Pre and Post Natal Side Effects
So much stuff happens while you’re pregnant and after you give birth, sometimes it feels as though aliens have taken over your body! Listed below are a few common pregnancy and postpartum conditions, and foods that help to alleviate the symptoms.
Constipation: this uncomfortable side effect of pregnancy and birth is all too common. Make sure you seek out fiber rich foods and whole grains. Oats also have a mild laxative effect.
Include more quality omega 3 oils to help lubricate the digestive system. Foods like flax, fish, raw nuts and seeds, as well as fiber rich foods, legumes, fruits (such as pears, blueberries, prunes, figs), and veggies like cauliflower. Olives are also known to help stimulate peristalsis and parsnips helps to improve bowel function.
Low energy/fatigue: whether you’re pregnant or a run-off-your feet parent, chances are you’re tired to minimize these effects, be sure you consume complete proteins either from animal products (fish, eggs or a combination of vegetarian sources, like whole grains combined with beans or legumes), ion rich foods including dark green leafy veggies as well as avocados (which are known to prevent anemia) and beets (which act as a blood builder), and complex carbs, and finally whole grains are great too – but make sure to prepare them properly by soaking the grains to eliminate phytic acid, which inhibits nutrient absorption.
Lack of breast milk: quinoa helps stimulate milk flow, as well as dark green leafy vegetables. Avoid sage, as it slows down milk production.
Postpartum depression: fluctuating hormones and lack of sleep can cause a roller coaster of emotions that all mothers can relate to, but sometimes these lows can be longer lasting and more intense then the regular ‘baby blues’. It’s always important to talk to your doctor if you suspect you may be experiencing post partum depression. It is also known that increasing foods high in omega 3 fatty acids, such as nuts, seeds, fish (mackerel) also helps to balance hormones. Increase intake of foods containing B vitamins like nutritional yeast, eggs, whole grains and green leafy vegetables. Foods with slow release sugars such as whole grains, legumes and starchy vegetables will help ensure that your sugar levels are not constantly peaking and crashing.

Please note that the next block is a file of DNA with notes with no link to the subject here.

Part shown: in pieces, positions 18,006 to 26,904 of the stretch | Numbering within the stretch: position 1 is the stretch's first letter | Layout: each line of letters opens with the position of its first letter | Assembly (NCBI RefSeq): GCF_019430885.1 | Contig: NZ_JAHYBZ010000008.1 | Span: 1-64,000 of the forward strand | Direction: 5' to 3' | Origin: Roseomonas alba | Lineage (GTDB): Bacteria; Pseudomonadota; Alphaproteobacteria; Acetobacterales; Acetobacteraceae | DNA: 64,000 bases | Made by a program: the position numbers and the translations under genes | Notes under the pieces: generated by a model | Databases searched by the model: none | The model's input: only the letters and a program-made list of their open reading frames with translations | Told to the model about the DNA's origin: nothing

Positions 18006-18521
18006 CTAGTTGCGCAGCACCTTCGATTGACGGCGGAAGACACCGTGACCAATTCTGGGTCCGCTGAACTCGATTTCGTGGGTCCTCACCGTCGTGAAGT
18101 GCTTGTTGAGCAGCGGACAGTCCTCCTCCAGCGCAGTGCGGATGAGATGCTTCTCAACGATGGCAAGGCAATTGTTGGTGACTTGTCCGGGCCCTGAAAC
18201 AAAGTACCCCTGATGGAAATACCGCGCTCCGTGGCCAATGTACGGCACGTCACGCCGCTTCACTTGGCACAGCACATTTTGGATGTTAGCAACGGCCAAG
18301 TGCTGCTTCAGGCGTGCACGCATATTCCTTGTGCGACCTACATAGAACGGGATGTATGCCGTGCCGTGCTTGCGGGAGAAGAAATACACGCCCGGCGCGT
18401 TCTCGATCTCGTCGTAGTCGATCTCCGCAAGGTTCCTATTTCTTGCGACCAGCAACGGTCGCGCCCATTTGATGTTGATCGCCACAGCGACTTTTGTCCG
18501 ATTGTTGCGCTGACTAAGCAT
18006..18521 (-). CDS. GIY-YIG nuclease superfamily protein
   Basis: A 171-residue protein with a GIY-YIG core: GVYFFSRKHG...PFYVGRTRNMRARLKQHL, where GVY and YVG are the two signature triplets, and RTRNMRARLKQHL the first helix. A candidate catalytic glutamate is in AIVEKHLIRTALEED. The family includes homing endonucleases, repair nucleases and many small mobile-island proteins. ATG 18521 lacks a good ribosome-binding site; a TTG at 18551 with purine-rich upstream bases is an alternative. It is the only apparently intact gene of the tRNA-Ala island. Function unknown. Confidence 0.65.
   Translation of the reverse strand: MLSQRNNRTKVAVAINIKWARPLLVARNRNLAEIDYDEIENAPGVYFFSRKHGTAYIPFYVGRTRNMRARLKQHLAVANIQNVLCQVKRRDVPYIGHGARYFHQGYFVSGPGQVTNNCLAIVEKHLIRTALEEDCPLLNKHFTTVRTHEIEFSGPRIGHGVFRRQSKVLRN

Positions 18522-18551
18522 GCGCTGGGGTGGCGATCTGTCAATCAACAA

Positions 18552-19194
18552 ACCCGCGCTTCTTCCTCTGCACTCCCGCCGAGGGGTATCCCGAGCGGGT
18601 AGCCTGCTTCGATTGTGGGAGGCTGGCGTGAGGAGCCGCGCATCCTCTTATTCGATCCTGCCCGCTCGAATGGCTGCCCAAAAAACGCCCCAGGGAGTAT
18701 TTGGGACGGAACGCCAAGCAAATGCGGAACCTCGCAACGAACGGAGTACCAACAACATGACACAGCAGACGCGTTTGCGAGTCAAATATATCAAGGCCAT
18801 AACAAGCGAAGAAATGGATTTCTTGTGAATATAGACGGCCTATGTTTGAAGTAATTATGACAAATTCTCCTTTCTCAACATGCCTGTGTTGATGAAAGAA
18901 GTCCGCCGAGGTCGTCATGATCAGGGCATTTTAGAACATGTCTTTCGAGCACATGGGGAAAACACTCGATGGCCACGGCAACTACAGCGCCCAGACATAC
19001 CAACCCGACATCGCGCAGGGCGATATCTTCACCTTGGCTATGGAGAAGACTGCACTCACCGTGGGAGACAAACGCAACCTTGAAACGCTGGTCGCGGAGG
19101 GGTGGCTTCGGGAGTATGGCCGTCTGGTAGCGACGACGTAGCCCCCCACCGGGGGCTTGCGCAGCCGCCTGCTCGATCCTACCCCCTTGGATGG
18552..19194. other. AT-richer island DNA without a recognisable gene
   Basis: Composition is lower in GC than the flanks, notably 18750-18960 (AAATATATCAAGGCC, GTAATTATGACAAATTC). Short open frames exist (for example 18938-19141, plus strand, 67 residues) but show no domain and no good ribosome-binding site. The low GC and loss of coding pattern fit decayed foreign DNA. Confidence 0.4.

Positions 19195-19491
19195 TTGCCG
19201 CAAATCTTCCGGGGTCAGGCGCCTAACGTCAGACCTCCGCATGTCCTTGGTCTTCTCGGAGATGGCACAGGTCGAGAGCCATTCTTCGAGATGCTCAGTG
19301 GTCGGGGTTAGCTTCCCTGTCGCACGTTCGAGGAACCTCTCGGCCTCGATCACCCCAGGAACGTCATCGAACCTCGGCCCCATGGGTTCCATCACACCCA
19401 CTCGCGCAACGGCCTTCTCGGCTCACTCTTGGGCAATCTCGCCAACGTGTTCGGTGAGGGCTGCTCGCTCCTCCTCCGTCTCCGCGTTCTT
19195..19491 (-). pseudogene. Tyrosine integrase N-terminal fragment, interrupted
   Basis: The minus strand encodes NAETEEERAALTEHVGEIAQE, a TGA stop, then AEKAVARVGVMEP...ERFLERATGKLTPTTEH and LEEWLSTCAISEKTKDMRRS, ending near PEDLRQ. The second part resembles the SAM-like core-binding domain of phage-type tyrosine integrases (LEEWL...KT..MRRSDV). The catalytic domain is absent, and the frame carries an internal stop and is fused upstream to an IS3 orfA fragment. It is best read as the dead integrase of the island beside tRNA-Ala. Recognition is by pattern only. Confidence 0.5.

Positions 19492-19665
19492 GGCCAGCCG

Morning sickness: who ever named it ‘morning sickness’ clearly was never pregnant. For many people, ginger can alleviate the symptoms, it may also help to increase vitamin B6 rich foods – such as millet, buckwheat and oats.
Tissue healing: omega 3 rich foods (salmon, walnuts and flax seeds) which are anti-inflammatory can help with tissue healing after giving birth. It’s best to avoid the night shade family (peppers, eggplants, tomatoes, potatoes etc.) which are pro-inflammatory. Also do your best to include more antioxidant rich foods (cruciferous vegetables like broccoli, cauliflower etc., whole grains, berries etc.) in your diet.
Colicky baby: when you’re breastfeeding, the foods you consume go right through to your breast milk and can affect your baby. Avoid gas-promoting foods like garlic, onions, beans, legumes, and vegetables from the cruciferous broccoli, cauliflower family. Brown rice helps with colic when given to both baby (as rice water) and mother.
Heartburn: this is a common affliction amongst pregnant ladies, even those who had not experienced it before. Try to increase consumption of complex carbs, which are less likely to increase acidity. Heartburn is caused when stomach acid is washed back into the esophagus. eat foods like broccoli, brown rice, winter squash, and potatoes. Also include foods rich in vitamin B5, which helps break down fats, carbs and proteins, and helps to convert them into useable compounds. Examples of vitamin B5 rich foods include avocados, yogurt, sunflower seeds, salmon & mushrooms. Digestive enzymes can also be quite helpful, both papaya and pineapple are full of enzymes which will help aide digestion. Be sure to eat small meals throughout the day and be sure to chew thoroughly.